Troubleshooting Tips and Seasonal Maintenance Guide

When it comes to maintaining the efficiency of your fan coil units (FCUs), knowing some troubleshooting tips can be a game-changer. Just like any other HVAC component, FCUs can also run into issues. Here are some common problems that you might encounter:

Common Problems and Solutions

  • Noisy Operation: If your FCU is making unusual noises, it could be due to loose parts, an unbalanced fan, or motor bearings needing lubrication. Tighten any loose components, balance the fan, and lubricate the bearings to resolve this issue.
  • Inadequate Heating/Cooling: This could occur due to a dirty filter or coil, low refrigerant level, or a malfunctioning thermostat. Clean the filters and coils, refill the refrigerant (if applicable), and check the thermostat settings.
  • Unit Does Not Start: Check for tripped breakers or blown fuses in your electrical panel. If everything appears normal there, inspect the thermostat settings. If the unit still doesn’t start, consider consulting with a professional as the issue might lie within internal components.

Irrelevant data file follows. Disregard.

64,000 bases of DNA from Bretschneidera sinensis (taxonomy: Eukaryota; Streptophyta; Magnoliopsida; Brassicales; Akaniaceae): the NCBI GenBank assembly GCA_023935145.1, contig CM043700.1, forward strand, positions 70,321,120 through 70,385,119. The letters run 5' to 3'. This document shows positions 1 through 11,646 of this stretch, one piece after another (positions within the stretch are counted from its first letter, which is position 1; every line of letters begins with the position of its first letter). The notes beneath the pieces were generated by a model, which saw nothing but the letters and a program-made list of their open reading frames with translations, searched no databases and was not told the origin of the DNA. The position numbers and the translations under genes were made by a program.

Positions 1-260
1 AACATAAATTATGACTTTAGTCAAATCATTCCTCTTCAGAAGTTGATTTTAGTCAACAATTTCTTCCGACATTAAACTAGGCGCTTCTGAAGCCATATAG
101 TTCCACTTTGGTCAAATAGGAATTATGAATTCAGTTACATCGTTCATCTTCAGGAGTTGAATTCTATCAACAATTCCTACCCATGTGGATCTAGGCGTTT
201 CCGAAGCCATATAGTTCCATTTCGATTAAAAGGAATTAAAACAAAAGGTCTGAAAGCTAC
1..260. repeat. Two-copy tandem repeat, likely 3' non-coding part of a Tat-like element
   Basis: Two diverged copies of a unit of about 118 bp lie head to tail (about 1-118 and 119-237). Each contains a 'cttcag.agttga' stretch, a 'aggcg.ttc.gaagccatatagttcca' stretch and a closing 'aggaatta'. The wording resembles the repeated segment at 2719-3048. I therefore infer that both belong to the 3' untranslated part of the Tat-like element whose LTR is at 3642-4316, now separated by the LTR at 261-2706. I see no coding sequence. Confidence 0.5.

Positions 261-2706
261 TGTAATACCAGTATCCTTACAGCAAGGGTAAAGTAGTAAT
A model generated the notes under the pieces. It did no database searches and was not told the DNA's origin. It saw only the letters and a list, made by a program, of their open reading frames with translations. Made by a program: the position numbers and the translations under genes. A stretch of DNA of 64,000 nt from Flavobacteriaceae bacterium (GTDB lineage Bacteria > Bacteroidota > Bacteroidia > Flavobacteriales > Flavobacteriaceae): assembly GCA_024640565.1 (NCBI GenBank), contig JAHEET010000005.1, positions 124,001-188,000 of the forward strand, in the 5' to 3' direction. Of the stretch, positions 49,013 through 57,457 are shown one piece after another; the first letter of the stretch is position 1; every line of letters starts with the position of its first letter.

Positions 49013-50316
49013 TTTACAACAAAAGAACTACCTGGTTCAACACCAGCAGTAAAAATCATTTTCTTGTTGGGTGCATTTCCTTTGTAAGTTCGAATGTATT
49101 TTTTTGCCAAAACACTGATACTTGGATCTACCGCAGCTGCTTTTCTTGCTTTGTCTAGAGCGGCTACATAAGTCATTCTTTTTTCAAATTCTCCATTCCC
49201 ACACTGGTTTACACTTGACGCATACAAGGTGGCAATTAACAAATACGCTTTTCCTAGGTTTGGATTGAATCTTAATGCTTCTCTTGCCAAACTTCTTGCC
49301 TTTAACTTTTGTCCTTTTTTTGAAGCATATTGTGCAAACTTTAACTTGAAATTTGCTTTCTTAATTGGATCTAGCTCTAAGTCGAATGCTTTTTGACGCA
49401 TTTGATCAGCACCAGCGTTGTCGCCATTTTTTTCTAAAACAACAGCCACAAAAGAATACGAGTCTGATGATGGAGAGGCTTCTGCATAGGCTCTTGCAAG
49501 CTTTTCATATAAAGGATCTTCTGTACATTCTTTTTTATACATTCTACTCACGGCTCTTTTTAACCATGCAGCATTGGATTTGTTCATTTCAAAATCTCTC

Seasonal Maintenance Tasks

Keeping your fan coil units at their best performance also requires seasonal maintenance. These tasks are crucial for long-term operation of FCUs:

Spring/Summer Maintenance: Prior to peak cooling season,

  • Clean or replace air filters to ensure unrestricted airflow.
  • Inspect and clean the condensate drain line to prevent water damage from clogs. 

Fall/Winter Maintenance: Before heating season begins,

  • Again clean or replace air filters.
  • Inspect heating elements for wear or damage and schedule necessary replacements.